Jerome Buting Is Still Active In Avery's Case

Viewers of the Netflix documentary series Making A Murderer fell in love with Steven Avery's defense team of Jerome Buting and Dean Strang. Avery currently has a new attorney representing him, the prolific Kathleen Zellner — but Buting and Strang have certainly kept an interest in the case that brought them to the forefront of American pop culture, with Buting staying especially active when it comes to addressing this important and ongoing case. So, where is Jerome Buting now? The former assistant state public defender is still in Wisconsin, having remained the managing attorney and president of Buting, Williams, & Stilling, S.C. for over two decades, according to his LinkedIn profile.

Buting has repeatedly given interviews about the case that made him famous, and believes a potential key to Avery's exoneration may lie in the retesting of blood that was found on 25-year-old photographer Teresa Halbach's car. His statements indicate that it may have been tampered with, though there were no available tests at the time of trial to unequivocally confirm his theories.

Buting has repeatedly touched upon all the evidence that he and Strang were unable to use during the trial. The show's prominence has inspired him to speak out more frequently about all that he felt was wrong with the handling of the case.

Since the show's debut on Netflix, Buting has been vocal about his skepticism and just as candid about his continued involvement in Avery's case. Speaking with The Wall Street Journal, Buting had this to say about the role he and Strang are playing in Avery's legal team:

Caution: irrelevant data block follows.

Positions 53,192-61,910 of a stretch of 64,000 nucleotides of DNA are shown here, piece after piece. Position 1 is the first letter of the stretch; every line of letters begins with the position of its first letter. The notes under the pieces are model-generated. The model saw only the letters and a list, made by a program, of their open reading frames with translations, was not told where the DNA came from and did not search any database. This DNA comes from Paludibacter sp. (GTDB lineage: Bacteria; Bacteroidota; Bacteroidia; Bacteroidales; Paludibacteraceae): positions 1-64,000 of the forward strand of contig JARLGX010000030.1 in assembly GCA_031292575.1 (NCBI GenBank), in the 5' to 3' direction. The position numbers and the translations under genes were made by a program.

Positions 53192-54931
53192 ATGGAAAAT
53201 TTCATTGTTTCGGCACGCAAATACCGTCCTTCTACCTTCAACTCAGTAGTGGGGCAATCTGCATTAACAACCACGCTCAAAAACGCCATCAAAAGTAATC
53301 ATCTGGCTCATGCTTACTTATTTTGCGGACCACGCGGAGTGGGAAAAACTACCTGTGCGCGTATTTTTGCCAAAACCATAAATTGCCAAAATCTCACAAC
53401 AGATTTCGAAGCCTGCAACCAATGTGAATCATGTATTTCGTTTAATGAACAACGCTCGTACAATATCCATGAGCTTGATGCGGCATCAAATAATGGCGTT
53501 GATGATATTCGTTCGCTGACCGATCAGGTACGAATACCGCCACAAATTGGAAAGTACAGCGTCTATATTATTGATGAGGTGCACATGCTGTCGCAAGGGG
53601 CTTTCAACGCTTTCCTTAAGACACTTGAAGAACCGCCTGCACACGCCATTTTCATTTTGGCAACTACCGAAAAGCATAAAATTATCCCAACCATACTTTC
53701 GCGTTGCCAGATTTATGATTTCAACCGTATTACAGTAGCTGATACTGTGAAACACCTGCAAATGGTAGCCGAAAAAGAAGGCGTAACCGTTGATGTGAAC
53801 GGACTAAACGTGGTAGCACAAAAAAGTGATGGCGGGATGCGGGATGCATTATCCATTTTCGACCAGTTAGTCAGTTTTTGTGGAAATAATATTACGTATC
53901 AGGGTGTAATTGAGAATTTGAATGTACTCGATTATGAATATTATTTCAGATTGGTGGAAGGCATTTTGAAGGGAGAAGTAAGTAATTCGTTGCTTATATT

We have been acting as informal advisers with Steven and his family for quite some time. Because we've become a clearinghouse of emails, tips, suggestions, including from scientists with ideas about new blood tests, we'll be forwarding that on [to his new lawyer]. We will assist in any way we can to help Steven get a new trial.

At his practice, Buting primarily serves as a criminal defense attorney. He counts wrongful convictions as well as homicides and violent crimes among his strengths as a lawyer. He has been considered an expert in DNA and forensic evidence, thus Buting's claim that the aforementioned blood sample is tainted is particularly noteworthy.

Buting and Strang have both continued to advocate for Avery in addition to maintaining their other professional obligations. Their next step in spreading the word about their former client's case will be participation in a Milwaukee panel on criminal justice system operations. The two are essentially right where they've been since taking Avery on as a client — in his corner and doing all that they can to advocate for him.

Image: Netflix (1)